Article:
So to approach this holistically, I would choose a handful of tools in the following categories, develop a set of activities around them, establish a collaborative network for communication (in any discussion board, social media service, or all of the above), develop OERs that methodically show how to implement these tools, and allow students to approach them a la carte.
Communication tools involve helping learners or teachers develop a comfortable, productive, appropriate and safe environment for demonstrating progress and reflecting on both their learning and their capacity for learning. These tools could include blogs, repositories (YouTube, Flickr, Audioboo/Soundcloud), the tools used to create these learning materials or knowledge representations (cameras, Photoshop, etc.), and the issues associated with their use (copyright, Creative Commons licensing, open access, open learning).
These tools would overlap with the communication ones, but a concerted approach to introducing tools that are used for academic collaboration, including social media, discussion boards, collaborative spaces (Google+, Google Docs, Skype). On another scale, Frontline SMS would be a part of this set.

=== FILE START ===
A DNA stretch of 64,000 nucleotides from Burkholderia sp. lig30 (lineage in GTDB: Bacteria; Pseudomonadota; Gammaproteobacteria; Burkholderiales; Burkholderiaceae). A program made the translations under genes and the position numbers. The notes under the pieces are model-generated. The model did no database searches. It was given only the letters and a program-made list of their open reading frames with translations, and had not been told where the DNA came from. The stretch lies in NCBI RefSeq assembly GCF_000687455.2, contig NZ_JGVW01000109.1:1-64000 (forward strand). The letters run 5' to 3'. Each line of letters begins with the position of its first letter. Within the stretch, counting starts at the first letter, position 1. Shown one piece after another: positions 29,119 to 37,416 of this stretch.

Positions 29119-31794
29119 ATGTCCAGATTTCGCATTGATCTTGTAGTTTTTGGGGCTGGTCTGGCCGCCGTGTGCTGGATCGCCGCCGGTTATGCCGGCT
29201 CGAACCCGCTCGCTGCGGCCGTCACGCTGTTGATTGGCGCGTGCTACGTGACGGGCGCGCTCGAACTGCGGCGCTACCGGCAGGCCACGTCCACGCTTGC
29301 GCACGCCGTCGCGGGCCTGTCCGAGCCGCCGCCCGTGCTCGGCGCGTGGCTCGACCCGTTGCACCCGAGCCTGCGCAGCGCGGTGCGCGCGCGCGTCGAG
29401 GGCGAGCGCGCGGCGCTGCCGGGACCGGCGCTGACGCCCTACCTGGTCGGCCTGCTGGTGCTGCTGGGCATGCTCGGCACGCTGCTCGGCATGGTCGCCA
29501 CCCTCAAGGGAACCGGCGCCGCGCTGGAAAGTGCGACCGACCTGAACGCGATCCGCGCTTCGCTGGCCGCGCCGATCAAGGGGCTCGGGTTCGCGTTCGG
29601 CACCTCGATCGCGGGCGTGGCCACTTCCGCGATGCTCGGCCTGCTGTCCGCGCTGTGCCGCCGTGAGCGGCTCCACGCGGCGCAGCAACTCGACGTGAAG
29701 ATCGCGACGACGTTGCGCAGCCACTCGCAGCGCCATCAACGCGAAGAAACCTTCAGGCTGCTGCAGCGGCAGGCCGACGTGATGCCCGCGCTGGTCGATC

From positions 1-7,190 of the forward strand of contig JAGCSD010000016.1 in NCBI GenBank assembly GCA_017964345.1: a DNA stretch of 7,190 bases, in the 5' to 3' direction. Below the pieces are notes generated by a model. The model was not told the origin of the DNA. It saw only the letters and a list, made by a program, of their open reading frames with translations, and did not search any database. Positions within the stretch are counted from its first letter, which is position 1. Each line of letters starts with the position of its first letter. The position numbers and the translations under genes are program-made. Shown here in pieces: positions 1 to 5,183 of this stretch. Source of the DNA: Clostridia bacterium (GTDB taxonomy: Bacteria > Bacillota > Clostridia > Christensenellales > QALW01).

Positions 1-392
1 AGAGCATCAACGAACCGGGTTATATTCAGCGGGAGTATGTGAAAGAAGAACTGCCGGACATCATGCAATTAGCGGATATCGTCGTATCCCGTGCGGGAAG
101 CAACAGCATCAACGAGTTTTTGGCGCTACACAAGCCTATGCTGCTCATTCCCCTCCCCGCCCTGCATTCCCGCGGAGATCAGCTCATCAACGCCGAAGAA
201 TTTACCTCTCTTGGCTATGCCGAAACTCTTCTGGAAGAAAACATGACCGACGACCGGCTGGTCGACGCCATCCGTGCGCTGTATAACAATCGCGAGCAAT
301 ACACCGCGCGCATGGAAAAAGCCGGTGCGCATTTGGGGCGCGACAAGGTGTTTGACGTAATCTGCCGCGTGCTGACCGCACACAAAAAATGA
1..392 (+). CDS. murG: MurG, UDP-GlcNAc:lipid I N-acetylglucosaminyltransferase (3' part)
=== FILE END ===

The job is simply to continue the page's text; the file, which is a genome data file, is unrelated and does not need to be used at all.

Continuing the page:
These first two categories revolve around establishing a suite of tools for learner participation, to basically give them vehicles in which to communicate and collaborate. As a learning researcher (whether you like it or not), these tools also initiate the data production phases of learning research so the following tools allow you to capture that data, analyze and visualize it. One needs to consider the ethical issues of data collection carefully before proceeding so that would be an essential element of these lessons.
Capturing data is it happens.
Data Analysis and Visualization
Analyzing and visualizing that collected data to improve learning.
MOOCs=Autonomy to enact vision
These tools introduced than implemented (as collaborative group projects) and then discussed (in Phase III). The power of these tools for learning purposes is staggering, but this is one area it feels like being grounded only in theory and potential application seems like half the battle. Having the autonomy to implement these tools towards learning effect seems important as well.
I don’t mean that each and every learning researcher would need to learn each of these tools. But we should collectively be able to implement our own research projects using the tools at our disposal. So, if I put out a call for collaboration, I should be able to work within my learning community to draw on expertise across these various tools. That is the kind of collaborative autonomy I am looking for. So, I think a tool-based set of MOOCS would be advantageous for our community overall. For elearning, mlearning, and any other learning types out there.